On older Nvidia cards u could just cross flash them or use hacked drivers, OR in the case of the geforce 1 and 2 cards, you could just move a resistor(Easy peezy) and turn any of them into a quadro, I did it alot, sold the cards to small companies that couldnt really afford to pay full price for a stack of quadro's :)

by: TheGuruStud
I was like matrox cards :wtf: Have those even been popular since windows 95 :laugh:
The triple head is/was pretty cool, but that's about it, IMO.
Matrox is still around, they are just not in the gaming market so most people here havent seen anything they make for many years, Their cards are still damn good for the jobs they are made to do, utterly useless for gaming but hey, thats not their target.
Posted on Reply
#21
Solaris17
Creator Solaris Utility DVD
by: Meecrob
Only Nvidia has ever laser cut the chips to disable stuff, for ATI its always been software based on the firegl/firepro.

On older Nvidia cards u could just cross flash them or use hacked drivers, OR in the case of the geforce 1 and 2 cards, you could just move a resistor(Easy peezy) and turn any of them into a quadro, I did it alot, sold the cards to small companies that couldnt really afford to pay full price for a stack of quadro's :)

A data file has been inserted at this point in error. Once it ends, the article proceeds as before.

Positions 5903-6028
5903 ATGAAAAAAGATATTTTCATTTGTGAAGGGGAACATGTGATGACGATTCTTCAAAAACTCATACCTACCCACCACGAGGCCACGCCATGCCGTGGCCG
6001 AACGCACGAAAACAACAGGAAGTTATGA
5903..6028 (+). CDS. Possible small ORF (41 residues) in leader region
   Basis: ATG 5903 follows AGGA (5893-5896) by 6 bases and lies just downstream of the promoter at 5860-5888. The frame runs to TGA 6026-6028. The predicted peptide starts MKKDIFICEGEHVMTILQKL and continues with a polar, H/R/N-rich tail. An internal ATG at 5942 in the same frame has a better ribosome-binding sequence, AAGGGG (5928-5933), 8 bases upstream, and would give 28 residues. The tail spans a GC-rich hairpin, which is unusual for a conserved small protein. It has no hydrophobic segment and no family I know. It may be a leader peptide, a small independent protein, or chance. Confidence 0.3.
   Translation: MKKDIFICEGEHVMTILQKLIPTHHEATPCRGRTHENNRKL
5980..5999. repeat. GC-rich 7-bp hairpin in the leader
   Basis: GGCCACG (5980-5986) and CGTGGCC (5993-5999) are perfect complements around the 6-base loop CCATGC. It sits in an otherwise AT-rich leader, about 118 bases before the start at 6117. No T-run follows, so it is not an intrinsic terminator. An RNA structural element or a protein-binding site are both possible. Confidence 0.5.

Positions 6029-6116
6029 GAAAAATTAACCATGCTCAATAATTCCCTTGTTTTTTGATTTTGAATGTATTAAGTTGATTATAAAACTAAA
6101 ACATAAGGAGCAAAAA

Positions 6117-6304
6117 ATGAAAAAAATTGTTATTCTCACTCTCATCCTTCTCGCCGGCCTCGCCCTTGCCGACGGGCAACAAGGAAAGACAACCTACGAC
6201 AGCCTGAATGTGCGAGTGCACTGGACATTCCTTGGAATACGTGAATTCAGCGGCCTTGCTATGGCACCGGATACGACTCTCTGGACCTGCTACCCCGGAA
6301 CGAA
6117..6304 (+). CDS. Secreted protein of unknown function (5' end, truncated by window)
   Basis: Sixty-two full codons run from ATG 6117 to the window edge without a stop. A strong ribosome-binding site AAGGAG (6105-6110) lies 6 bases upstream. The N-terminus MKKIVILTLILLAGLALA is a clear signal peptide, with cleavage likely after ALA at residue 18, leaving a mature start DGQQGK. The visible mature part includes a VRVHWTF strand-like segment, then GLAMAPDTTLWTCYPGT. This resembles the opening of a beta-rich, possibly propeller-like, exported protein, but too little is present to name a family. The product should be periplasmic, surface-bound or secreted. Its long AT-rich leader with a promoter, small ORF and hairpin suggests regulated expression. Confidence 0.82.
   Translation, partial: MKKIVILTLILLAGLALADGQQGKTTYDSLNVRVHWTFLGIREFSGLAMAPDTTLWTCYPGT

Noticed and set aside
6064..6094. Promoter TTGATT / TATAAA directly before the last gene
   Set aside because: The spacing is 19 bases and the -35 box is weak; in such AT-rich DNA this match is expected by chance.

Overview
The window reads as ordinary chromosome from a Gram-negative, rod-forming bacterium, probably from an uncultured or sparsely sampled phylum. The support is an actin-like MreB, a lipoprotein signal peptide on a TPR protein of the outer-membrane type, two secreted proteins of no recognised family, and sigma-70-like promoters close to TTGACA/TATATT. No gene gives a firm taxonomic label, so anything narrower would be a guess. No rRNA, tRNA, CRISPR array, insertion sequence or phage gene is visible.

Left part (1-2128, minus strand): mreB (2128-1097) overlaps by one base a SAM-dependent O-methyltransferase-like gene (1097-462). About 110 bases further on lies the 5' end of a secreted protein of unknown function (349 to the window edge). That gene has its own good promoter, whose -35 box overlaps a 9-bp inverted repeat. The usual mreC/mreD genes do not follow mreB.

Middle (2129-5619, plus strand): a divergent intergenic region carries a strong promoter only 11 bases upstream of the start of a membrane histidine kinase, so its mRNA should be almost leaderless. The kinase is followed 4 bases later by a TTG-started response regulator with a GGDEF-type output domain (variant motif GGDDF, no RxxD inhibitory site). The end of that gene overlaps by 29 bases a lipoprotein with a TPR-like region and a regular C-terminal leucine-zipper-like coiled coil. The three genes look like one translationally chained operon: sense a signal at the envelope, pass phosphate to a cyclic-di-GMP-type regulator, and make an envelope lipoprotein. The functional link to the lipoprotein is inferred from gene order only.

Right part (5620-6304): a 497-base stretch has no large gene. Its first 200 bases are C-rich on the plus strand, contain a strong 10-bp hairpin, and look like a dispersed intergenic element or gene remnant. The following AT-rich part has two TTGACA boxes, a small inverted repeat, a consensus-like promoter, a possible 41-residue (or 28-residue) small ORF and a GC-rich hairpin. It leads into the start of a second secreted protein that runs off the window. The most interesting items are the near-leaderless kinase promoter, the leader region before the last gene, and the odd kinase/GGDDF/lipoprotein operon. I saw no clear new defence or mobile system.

Matrox is still around, they are just not in the gaming market so most people here havent seen anything they make for many years, Their cards are still damn good for the jobs they are made to do, utterly useless for gaming but hey, thats not their target.
do you have links for this and the cards supported? i have a few 1 and 2 cards i bealive would be fun to mod
Posted on Reply
#23
twicksisted
i think the real important question to ask here is will it run crysis :laugh:
Posted on Reply
#24
hat
Enthusiast
by: twicksisted
i think the real important question to ask here is will it run crysis :laugh:
This card would be creating crysis.
Posted on Reply
#25
twicksisted
yeah i was kidding :D
just remembering all those posts over the last 2 years... "can it play crysis"
Posted on Reply